The power of the Force is not as strong as it once was in the region, with the number of lightsabre-wielders falling by two thirds.
According to figures for the Tyne and Wear Fire and Rescue service, there were six self-identified followers of the Star Wars religion in 2017.
But last year (2018) the number was just two full-time employees out of 793 included in the statistics.
The figures also showed over the same period the brigade lost its only two Pagans.
The period included a significant increase in the number of workers ticking options for ‘Prefer not to say’, ‘Atheist’ or simply opting not to declare anything when asked for their religion.
Speaking at today’s meeting of the Tyne and Wear Fire and Rescue Authority Human Resources Committee, Newcastle councillor Tom Woodwark said: “The number of Jedis has gone down from six to two.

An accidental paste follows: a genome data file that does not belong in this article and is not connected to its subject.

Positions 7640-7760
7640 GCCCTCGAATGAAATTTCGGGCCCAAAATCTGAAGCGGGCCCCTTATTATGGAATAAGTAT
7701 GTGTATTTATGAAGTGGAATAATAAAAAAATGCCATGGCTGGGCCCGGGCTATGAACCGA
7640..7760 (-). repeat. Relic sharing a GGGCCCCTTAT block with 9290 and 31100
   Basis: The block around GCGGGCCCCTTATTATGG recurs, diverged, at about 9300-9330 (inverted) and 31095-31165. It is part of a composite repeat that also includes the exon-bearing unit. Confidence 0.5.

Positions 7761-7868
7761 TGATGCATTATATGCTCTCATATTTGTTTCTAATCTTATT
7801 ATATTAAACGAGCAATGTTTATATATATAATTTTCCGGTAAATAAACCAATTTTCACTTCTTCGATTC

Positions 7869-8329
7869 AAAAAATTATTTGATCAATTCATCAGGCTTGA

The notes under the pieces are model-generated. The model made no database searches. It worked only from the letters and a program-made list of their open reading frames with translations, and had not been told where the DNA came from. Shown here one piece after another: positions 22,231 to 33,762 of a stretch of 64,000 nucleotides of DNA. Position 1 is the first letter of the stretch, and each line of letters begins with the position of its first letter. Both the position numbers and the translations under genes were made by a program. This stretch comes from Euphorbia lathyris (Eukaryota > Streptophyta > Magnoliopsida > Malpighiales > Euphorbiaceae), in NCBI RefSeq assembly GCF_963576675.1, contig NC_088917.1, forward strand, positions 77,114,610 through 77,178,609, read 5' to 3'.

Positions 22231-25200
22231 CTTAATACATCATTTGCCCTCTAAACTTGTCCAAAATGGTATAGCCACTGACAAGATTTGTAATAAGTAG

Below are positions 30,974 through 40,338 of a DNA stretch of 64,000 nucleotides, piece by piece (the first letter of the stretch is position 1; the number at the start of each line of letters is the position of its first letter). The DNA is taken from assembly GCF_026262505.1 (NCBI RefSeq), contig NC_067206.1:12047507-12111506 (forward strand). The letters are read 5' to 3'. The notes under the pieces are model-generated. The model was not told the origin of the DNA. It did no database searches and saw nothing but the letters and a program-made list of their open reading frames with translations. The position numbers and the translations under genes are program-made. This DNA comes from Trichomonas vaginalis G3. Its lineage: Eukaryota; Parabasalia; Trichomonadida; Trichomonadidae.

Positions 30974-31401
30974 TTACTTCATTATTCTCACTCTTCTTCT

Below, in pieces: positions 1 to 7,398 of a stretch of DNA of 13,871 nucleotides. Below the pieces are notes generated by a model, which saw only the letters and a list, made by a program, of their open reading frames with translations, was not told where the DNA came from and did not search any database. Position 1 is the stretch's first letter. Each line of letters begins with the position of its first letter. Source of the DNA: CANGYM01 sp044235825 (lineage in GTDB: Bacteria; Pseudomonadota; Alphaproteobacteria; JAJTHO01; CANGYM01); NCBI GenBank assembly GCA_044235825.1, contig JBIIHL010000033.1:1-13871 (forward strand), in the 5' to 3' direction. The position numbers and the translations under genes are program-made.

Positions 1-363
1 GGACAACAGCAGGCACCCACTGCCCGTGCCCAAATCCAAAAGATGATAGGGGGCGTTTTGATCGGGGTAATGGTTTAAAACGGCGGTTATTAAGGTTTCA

“It shows the difficulty this organisation and others have had in terms of statistics.”
In the 2011 census, about 177,000 people described themselves Jedi, making it the UK’s seventh most popular religion.
But in 2016 The Charity Commission refused to designated Britain’s Temple of the Jedi Order a religion on the basis it did not ‘promote moral or ethical improvement’ under the term of charity law in England and Wales.
James Harrison , Local Democracy Reporting Service